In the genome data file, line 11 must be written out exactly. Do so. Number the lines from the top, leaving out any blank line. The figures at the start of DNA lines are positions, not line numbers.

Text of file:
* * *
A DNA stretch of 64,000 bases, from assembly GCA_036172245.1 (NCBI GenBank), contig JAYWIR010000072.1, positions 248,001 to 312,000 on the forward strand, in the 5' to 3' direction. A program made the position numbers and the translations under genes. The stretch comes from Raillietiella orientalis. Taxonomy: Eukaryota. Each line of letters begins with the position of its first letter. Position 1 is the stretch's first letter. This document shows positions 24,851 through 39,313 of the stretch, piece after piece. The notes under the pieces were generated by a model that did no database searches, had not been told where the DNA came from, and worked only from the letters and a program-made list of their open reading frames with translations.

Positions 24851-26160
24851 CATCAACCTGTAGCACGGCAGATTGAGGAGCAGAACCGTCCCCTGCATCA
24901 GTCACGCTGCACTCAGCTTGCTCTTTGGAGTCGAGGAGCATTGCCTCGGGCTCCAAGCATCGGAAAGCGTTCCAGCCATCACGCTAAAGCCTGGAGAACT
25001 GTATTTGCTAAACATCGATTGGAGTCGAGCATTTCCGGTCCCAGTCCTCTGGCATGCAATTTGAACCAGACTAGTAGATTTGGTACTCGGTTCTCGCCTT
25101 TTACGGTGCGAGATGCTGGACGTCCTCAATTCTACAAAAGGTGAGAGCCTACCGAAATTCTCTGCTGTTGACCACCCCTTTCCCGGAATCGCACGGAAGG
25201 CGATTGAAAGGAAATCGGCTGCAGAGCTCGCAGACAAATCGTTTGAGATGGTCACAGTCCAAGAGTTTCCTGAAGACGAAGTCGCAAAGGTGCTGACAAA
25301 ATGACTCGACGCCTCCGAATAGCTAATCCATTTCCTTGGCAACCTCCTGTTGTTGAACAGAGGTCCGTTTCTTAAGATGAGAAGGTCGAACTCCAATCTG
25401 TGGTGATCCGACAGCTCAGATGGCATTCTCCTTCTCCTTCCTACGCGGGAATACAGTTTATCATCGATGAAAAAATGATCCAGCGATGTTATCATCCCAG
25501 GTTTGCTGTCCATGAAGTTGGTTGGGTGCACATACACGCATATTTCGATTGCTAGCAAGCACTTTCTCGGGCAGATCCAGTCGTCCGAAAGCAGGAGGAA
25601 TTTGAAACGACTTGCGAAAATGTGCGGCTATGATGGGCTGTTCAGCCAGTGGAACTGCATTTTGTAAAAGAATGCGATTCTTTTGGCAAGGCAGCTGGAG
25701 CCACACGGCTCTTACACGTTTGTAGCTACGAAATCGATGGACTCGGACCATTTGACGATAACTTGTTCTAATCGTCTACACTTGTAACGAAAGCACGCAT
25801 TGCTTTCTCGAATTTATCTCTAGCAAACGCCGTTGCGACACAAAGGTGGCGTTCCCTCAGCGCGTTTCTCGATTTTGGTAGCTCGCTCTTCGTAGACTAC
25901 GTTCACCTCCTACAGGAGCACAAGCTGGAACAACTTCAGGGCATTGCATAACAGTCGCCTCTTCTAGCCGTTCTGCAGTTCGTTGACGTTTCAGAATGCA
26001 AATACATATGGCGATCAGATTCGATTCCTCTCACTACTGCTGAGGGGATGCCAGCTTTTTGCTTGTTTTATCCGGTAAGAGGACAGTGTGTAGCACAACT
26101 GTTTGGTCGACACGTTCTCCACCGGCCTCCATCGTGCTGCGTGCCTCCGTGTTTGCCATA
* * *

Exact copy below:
25601 TTTGAAACGACTTGCGAAAATGTGCGGCTATGATGGGCTGTTCAGCCAGTGGAACTGCATTTTGTAAAAGAATGCGATTCTTTTGGCAAGGCAGCTGGAG